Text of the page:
The post Developing a topological qubit appeared first on Microsoft Azure Quantum Blog.

]]>The fragile nature of qubits is well-known as one of the most significant hurdles in quantum computing. Even the slightest interference can cause qubits to collapse, making the solutions we're pursuing impossible to identify because the computations cannot be completed.

Microsoft is addressing this challenge by developing a topological qubit. Topological qubits are protected from noise due to their values existing at two distinct points, making our quantum computer more robust against outside interference.This increased stability will help the quantum computer scale to complete longer, more complex computations, bringing the solutions we need within reach.

Topology is a branch of mathematics describing structures that experience physical changes such as being bent, twisted, compacted, or stretched, yet still maintain the properties of the original form. When applied to quantum computing, topological properties create a level of protection that helps a qubit retain information despite what's happening in the environment. The topological qubit achieves this extra protection in two different ways:

**Electron fractionalization.**By splitting the electron, quantum information is stored in both halves, behaving similarly to data redundancy. If one halfof the electron runs into interference, there is still enough information stored in the other half to allow the computation to continue.**Ground state degeneracy.**Topological qubits are engineered to have two ground statesknown as ground state degeneracymaking them much more resistant to environmental noise. Normally, achieving this protection isn’t feasible because there’s no way to discriminate between the two ground states. However, topological systems can use braiding or measurement to distinguish the difference, allowing them to achieve this additional protection.

Currently years into the development of the topological qubit, the journey began with a single question, “Could a topological qubit be achieved”? Working with theory as a starting point, Microsoft brought together mathematicians, computer scientists, physicists, and engineers to explore possible approaches. These experts collaborated, discussed methods, and completed countless equations to take the first steps on the path toward realizing a topological qubit.

Modeling and experimentation work hand-in-hand as an ongoing, iterative cycle, guiding the design of the topological qubit. Throughout this process, the Microsoft team explored possible materials, ways to apply control structure, and methods to stabilize the topological qubit.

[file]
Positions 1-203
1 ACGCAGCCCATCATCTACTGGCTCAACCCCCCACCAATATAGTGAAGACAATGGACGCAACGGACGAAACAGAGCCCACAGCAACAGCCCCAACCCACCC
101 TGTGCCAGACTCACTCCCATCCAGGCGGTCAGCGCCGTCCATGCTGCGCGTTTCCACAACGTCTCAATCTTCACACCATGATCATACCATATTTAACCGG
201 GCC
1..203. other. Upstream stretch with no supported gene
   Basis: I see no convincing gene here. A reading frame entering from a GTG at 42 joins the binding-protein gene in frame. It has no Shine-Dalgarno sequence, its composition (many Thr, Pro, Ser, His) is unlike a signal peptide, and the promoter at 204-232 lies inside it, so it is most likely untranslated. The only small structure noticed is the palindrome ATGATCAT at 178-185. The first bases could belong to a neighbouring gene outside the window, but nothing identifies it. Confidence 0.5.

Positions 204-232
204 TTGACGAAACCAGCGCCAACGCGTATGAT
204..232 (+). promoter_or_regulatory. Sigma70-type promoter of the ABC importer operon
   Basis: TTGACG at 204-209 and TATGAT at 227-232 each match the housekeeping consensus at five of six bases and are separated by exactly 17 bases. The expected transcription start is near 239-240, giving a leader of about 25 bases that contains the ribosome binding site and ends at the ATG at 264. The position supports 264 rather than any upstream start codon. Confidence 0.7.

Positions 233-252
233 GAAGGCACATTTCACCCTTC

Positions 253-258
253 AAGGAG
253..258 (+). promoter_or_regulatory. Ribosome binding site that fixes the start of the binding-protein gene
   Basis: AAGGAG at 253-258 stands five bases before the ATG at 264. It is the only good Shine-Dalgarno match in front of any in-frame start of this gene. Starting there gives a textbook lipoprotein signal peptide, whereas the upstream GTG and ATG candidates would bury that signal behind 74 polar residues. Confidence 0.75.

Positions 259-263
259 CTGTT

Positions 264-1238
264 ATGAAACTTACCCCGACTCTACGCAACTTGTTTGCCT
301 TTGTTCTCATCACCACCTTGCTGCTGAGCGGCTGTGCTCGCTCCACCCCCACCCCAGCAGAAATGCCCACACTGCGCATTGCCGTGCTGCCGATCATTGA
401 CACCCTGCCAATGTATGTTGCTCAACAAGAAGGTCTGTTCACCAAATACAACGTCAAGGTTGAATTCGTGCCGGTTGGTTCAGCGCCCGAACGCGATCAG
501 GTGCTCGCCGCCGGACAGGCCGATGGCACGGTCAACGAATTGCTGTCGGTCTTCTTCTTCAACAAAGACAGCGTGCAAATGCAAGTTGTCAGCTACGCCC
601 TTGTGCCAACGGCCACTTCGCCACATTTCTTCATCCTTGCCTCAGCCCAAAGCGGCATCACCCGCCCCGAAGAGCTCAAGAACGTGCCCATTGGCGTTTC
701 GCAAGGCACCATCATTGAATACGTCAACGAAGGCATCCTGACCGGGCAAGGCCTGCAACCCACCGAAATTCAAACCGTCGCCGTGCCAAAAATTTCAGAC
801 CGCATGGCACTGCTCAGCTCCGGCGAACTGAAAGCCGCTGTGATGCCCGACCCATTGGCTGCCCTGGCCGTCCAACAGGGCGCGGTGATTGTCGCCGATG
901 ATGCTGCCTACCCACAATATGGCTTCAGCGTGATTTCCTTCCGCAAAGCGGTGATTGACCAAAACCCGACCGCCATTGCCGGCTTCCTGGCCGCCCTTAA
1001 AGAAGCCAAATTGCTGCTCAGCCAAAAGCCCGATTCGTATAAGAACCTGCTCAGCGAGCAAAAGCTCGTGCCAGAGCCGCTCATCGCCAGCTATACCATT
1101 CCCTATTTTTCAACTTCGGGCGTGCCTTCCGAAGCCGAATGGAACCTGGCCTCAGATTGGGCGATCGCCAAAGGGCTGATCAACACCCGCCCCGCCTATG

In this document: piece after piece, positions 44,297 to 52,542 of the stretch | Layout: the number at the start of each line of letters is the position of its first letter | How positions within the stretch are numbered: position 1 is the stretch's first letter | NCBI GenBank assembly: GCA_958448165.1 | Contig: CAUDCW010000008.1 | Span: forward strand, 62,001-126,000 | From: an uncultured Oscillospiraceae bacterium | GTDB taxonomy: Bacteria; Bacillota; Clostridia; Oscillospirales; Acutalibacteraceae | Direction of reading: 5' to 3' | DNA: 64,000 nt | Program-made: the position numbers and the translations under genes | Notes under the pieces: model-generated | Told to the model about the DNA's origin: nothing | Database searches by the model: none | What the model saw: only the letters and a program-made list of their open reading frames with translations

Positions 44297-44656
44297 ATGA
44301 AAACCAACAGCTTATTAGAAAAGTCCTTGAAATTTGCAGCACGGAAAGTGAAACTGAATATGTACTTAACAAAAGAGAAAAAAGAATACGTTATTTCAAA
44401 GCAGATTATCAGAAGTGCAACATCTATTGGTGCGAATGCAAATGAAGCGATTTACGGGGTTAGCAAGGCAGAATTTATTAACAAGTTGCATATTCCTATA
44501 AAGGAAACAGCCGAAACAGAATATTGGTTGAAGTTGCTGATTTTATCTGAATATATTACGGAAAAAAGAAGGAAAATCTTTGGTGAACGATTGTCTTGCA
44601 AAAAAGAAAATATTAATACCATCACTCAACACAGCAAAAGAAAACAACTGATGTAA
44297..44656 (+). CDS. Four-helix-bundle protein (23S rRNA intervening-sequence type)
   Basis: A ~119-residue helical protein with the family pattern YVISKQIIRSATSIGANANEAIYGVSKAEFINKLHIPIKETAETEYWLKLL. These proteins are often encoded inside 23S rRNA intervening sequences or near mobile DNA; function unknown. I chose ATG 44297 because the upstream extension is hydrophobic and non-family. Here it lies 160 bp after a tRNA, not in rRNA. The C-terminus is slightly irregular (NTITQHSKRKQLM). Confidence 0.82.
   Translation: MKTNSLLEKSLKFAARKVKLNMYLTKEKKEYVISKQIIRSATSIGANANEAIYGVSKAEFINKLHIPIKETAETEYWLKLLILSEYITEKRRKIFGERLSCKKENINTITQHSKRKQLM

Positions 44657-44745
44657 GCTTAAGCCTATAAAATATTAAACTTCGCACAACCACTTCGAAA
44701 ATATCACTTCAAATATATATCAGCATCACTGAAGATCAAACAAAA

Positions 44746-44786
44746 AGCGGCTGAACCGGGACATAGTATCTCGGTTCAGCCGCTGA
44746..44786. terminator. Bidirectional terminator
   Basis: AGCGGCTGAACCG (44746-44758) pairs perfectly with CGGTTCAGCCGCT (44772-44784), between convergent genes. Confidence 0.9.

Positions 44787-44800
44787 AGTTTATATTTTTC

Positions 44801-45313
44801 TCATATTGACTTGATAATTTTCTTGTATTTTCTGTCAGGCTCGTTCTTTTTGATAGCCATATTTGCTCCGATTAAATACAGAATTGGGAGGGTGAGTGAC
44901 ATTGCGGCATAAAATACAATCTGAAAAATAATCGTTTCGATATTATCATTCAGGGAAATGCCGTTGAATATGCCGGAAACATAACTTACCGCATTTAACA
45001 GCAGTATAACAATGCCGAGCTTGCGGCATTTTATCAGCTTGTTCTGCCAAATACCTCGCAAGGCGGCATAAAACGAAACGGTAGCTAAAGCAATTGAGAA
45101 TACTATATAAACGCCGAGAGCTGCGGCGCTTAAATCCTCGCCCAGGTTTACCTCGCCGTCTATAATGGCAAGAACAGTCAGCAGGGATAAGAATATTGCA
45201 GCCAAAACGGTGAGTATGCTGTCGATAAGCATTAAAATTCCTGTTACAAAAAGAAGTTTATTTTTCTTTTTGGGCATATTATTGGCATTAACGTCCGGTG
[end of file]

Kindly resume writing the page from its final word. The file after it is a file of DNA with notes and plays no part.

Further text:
A team member proposed the use of a superconductor in conjunction with a strong magnetic field to create a topological phase of matteran approach that has been adopted toward realizing the topological qubit. While bridging these properties has been long-taught,it had never been done in such a controlled way prior to this work.

To create the exact surface layer needed for the qubit, chemical compounds are currently being grown in Microsoft labs using a technique called "selective area growth." Chosen for its atomic-level precision, this unique method can be described as spraying atoms in the exact arrangement needed to achieve the properties required.

The team continues testing functional accuracy through device simulation, to ensure that every qubit will be properly tuned, characterized, and validated.

Many fields of knowledge have come together to realize the topological qubit, including mathematics, theoretical physics, solid state physics, materials science, instrumentation and measurement technology, computer science, quantum algorithms, quantum error correction, and software applications development.

Bridging these fields has led to breakthrough techniques across all aspects of realizing a topological qubit, including:

**Theory and simulation****–**Turning a vision into reality by creating a rapid design, simulation, and prototyping process**Fabrication****–**Pioneering unique fabrication approaches and finding new ways to bridge properties**Materials growth**– Developing inventive methods to create materials using special growth techniques to create the exact properties required at nanoscale**Measurement and quantum control****–**Tuning devices for accuracy in function and measurement

At Microsoft, the development of the topological qubit continues, bringing us closer to scalable quantum computing and finding solutions to some of the world's most challenging problems.

Follow along on our journey to scalable quantum computing by signing up for the Microsoft Quantum newsletter.